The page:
Browse Prior Art Database

Power-On Self-Test and Diagnostics Functions for Sixteen Bit Wide Small Computer System Interface Personal Computers

IP.com Disclosure Number: IPCOM000114677D
Original Publication Date: 1995-Jan-01
Included in the Prior Art Database: 2005-Mar-29
Document File: 4 page(s) / 133K

Publishing Venue

IBM

Related People

Cook, DC: AUTHOR [+4]

Abstract

Described is an architectural implementation to provide Power-On Self Test (POST) capabilities so as to fully test the Small Computer System Interface (SCSI) bus and the SCSI type functions, as used on Personal Computers (PC's). The implementation is designed for PCs which utilize a SCSI chip in a Micro Channel* (MC) adapter with a sixteen bit wide data bus and connections with up to fifteen SCSI devices.

This text was extracted from an ASCII text file.
This is the abbreviated version, containing approximately 49% of the total text.

Power-On Self-Test and Diagnostics Functions for Sixteen Bit Wide
Small Computer System Interface Personal Computers

      Described is an architectural implementation to provide
Power-On Self Test (POST) capabilities so as to fully test the Small
Computer System Interface (SCSI) bus and the SCSI type functions, as
used on Personal Computers (PC's).  The implementation is designed
for PCs which utilize a SCSI chip in a Micro Channel* (MC) adapter
with a sixteen bit wide data bus and connections with up to fifteen
SCSI devices.

      The POST and diagnostic functions enable a sixteen bit SCSI
device to arbitrate, select or re-select itself, and to conduct
information and asynchronous data transfers.  In normal operation, a
SCSI chip has the ability to act as both a target and an initiator.
In test/diagnostic mode, a set of registers on the SCSI chip will
complete the nexus with the functional hardware.  Test mode register,
h'40'; First-In-First-Out (FIFO) test data register, h'42'; SCSI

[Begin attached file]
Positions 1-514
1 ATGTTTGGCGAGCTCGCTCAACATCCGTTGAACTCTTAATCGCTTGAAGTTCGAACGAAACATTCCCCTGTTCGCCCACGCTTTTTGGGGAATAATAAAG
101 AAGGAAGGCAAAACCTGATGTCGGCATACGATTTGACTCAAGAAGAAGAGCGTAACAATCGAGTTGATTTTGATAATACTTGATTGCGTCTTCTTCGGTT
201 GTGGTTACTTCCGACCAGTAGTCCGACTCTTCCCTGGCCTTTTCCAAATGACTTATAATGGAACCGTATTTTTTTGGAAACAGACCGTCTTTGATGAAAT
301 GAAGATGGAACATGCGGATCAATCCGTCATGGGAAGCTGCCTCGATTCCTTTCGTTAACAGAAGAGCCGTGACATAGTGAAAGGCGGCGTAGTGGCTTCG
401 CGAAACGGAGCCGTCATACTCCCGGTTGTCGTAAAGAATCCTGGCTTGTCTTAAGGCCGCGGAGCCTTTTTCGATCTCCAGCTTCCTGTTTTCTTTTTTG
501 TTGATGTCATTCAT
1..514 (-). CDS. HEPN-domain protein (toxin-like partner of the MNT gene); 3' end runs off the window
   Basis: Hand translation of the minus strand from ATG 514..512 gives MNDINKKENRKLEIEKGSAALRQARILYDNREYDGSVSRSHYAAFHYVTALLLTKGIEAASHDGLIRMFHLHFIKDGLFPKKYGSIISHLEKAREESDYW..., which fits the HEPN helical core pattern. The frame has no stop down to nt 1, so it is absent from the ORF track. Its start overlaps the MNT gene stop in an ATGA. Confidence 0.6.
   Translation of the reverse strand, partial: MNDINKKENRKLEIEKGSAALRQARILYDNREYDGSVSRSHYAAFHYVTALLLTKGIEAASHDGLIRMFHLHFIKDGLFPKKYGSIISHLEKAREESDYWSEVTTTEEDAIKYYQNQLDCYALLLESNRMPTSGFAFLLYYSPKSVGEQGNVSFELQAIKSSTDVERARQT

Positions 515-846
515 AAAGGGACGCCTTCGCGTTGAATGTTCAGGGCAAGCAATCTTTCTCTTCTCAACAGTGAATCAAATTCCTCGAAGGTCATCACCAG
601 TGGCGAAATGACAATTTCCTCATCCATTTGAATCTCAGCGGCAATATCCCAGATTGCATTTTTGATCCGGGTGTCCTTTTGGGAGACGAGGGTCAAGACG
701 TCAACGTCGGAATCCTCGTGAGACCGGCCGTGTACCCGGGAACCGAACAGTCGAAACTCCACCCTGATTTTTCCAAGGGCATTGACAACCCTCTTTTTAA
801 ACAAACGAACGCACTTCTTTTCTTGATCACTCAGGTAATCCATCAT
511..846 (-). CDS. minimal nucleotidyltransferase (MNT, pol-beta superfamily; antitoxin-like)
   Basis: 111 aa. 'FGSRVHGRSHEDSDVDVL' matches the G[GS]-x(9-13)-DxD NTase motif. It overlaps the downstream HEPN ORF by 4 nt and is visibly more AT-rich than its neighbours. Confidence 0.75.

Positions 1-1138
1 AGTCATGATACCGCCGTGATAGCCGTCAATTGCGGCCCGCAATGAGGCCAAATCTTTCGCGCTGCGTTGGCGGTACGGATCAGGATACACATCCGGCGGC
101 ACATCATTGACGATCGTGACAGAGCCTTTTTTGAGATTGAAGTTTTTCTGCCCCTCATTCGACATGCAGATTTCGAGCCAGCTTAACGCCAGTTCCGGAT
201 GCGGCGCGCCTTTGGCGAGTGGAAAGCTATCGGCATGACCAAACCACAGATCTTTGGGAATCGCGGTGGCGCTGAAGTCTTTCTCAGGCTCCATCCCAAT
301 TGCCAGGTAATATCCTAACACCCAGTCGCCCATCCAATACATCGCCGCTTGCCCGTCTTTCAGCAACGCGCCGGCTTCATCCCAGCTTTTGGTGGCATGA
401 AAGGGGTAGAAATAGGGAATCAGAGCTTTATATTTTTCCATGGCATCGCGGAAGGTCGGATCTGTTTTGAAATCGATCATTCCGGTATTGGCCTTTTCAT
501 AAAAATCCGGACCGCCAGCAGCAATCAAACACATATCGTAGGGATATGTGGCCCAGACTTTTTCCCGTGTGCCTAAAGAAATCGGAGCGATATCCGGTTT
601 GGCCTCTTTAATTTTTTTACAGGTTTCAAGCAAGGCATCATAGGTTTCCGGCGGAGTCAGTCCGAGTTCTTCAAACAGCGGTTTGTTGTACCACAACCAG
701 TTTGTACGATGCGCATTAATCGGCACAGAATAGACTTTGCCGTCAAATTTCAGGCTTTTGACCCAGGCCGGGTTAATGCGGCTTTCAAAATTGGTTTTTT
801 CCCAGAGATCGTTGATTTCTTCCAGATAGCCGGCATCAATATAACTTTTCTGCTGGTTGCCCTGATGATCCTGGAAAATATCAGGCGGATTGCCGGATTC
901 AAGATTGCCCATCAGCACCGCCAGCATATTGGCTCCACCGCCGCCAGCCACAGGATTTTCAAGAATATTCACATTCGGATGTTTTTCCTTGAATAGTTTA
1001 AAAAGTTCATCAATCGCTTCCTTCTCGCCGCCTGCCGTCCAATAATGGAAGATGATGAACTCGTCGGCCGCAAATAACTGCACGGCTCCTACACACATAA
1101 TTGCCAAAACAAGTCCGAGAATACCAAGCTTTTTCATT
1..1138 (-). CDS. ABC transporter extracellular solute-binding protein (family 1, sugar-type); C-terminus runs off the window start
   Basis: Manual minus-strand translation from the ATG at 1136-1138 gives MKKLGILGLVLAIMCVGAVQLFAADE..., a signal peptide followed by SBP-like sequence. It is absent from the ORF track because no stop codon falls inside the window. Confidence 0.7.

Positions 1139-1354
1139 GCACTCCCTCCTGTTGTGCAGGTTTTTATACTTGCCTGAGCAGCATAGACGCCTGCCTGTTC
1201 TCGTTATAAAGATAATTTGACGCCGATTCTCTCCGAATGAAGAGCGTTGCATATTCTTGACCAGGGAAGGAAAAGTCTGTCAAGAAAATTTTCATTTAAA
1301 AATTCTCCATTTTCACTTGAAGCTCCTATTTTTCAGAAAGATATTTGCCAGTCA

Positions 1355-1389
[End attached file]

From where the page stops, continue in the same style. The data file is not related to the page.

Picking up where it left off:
signal test register, (h'44'); SCSI data test register, h'46'; and
SCSI parity register, h'48', are controlled by the microprocessor in
order to emulate the other devices in the nexus.

The following eighteen items illustrate a typical use of the test
registers:
  1.  The functional logic in the chip has been programmed to
       arbitrate, select its own identification (ID), send a message
       byte, and send a command byte.
  2.  The functional logic arbitrates and wins.
  3.  The functional logic selects itself by driving BSY, SEL, ATN
and
       its own ID, and then releasing BSY.
  4.  The microprocessor monitors BSY, SEL, ATN and its own ID.  The
       microprocessor detects BSY going inactive.
  5.  The microprocessor responds to the selection by setting the
test
       mode enable bit in the test mode register, h'40', and the SCSI
       BSY bit in the SCSI signal test register, h'44'.
  6.  The functional logic drops SEL to complete the selection
process.
  7.  The microprocessor changes to message out phase by resetting
the
       input/output (I/O) and setting C/D and MSG in the SCSI signal
       test register.
  8.  The microprocessor sets the REQ bit in the signal test register
       and monitors for acknowledgement (ACK) to go active.
  9.  The functional logic drives the message byte onto the SCSI bus
       and then asserts the ACK.
 10.  The microprocessor detects ACK.
 11.  The microprocessor reads the SCSI data test register, h'46',
and
       the SCSI parity register, h'48', to determine the values of
data
       and parity on the SCSI bus.  It then de-asserts REQ and
monitors
       ACK.
 12.  The functional logic de-asserts ACK and waits for the phase
       change.
 13.  The microprocessor detects the ACK being active.  It changes
the
       phase to command out by resetting the MSG bit in the SCSI
signal...